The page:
The district then saved another half million by forgoing the Routine Restricted Maintenance Program, the annual summertime general maintenance. Rather than “paint, fix up the school, put up new roofs,” according to Groves, the district decided to hold off on maintenance for a year.

These cuts mean the walls of the school may look a bit lackluster, and teachers might need to smack the appliances to get them working. But they saved the district $500 thousand—money which would have otherwise come out of our textbooks, teachers and supplies.

These two cuts alone covered a third of the total reduction.

Budget cuts are never an easy burden, but the district—by keeping the students far from the cuts—makes the $3.2 million that much easier to bear. We the students shouldn’t be happy, but we should at the very least be thankful—because our district is wading in shallows, whereas districts across the state are neck-deep and treading water, waiting for an unlikely life raft.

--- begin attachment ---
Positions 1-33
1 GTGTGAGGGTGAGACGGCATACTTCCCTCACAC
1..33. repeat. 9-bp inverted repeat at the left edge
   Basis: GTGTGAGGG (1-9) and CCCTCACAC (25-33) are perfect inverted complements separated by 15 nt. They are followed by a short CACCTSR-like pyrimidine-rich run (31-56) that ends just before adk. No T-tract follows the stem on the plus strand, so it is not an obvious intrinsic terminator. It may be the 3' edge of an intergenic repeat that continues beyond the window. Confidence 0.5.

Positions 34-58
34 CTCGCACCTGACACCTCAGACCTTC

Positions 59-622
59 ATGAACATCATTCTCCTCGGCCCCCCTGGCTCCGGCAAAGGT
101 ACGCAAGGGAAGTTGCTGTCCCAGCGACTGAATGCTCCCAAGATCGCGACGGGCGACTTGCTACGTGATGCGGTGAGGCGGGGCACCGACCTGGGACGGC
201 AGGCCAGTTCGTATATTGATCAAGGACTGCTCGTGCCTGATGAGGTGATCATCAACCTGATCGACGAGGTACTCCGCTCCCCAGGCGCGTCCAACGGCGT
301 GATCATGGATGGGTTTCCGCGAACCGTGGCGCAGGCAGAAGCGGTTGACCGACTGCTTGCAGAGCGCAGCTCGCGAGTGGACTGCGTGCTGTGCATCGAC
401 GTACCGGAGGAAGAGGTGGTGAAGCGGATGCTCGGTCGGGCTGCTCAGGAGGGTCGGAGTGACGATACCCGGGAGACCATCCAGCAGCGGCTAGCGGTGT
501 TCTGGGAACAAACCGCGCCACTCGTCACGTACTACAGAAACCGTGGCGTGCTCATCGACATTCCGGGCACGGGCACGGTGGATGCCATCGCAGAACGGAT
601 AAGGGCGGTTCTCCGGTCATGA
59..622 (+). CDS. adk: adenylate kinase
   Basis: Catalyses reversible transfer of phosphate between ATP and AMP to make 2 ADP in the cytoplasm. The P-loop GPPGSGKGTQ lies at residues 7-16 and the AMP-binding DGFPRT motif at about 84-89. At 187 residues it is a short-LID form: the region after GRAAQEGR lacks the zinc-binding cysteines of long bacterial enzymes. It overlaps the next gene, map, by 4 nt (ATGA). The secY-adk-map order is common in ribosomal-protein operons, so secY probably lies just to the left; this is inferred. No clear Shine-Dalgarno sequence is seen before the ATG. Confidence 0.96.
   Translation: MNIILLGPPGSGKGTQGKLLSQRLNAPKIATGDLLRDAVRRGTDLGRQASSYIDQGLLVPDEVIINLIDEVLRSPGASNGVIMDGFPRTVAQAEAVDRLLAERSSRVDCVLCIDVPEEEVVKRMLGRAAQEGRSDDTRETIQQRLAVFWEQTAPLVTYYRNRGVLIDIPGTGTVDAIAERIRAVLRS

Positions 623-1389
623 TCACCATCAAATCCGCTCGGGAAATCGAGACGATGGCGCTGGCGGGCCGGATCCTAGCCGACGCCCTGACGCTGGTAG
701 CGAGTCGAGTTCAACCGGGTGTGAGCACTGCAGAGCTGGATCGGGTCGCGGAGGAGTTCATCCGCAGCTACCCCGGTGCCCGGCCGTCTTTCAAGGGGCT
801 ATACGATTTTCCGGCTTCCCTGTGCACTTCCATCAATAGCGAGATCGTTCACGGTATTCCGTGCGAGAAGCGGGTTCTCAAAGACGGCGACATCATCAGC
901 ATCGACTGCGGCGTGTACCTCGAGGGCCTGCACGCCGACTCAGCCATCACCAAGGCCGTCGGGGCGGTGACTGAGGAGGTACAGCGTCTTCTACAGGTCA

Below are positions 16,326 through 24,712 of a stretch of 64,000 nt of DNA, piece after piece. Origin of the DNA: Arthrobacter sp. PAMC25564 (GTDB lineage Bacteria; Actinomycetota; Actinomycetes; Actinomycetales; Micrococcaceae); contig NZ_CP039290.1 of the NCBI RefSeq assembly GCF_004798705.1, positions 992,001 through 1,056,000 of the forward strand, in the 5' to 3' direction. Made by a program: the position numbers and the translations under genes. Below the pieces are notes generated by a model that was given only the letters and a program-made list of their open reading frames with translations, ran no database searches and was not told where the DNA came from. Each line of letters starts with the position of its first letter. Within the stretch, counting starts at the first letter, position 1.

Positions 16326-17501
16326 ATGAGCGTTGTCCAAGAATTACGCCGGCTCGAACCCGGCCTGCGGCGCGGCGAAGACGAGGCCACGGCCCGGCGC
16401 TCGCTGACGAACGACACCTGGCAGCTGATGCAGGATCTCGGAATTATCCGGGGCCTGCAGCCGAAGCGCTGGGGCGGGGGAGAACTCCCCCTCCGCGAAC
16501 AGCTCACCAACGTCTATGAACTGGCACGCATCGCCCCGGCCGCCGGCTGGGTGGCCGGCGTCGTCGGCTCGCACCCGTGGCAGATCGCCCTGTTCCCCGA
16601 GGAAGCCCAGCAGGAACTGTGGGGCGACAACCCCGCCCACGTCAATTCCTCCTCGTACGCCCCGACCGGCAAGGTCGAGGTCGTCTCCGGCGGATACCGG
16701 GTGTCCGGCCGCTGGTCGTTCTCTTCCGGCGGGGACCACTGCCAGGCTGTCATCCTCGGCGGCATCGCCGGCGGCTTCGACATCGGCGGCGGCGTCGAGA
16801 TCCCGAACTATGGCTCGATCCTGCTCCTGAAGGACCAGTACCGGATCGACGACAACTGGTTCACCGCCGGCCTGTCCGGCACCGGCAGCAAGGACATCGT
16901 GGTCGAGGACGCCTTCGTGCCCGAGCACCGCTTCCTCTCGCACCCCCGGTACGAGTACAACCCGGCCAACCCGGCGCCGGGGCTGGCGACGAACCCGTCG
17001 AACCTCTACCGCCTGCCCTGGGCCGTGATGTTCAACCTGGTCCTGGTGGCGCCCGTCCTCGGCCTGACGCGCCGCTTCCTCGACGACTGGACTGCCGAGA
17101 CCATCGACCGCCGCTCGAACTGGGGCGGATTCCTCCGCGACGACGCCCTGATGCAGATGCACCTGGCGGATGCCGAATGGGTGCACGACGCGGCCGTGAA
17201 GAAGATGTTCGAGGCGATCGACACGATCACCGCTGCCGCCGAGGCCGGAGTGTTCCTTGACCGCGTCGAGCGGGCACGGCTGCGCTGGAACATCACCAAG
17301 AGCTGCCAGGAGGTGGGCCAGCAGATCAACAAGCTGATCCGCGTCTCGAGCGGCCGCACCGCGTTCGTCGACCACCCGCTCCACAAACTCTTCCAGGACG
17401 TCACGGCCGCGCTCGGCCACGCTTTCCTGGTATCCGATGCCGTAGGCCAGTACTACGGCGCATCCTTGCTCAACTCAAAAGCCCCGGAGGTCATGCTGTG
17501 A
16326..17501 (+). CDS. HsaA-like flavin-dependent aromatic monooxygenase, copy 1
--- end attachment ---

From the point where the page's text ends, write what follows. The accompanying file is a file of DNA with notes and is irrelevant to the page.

“The lack of funding for education is a tragedy,” Associate Superintendent Steve Hope said. “In some places … they’re not getting new textbooks. Class sizes are getting significantly bigger; they’re getting 35, 40 people in a classroom.”

As Hope explains, public schools in California receive the majority of their funding from property taxes, and the state subsidizes the difference. But the recent statewide budget cuts slashed this subsidy, forcing many to cut jazz band or cram 40 students into a sweltering portable on the fringes of campus.
The school district lost $3.2 million, but it has managed to escape such a fate; we have yet to have to say goodbye to a loved history teacher or to field hockey, because of the roughly 1000 school districts in California, MVLA is of the privileged 100 which can support itself with property taxes alone, according to Hope.

“The state, in the most simplistic terms, calculates what the revenue limit is for that school … so there’s a formula that does that,” Hope said. “In our district, being a locally funded district … property taxes come in substantially higher and give us more money per student than that formula would give us.”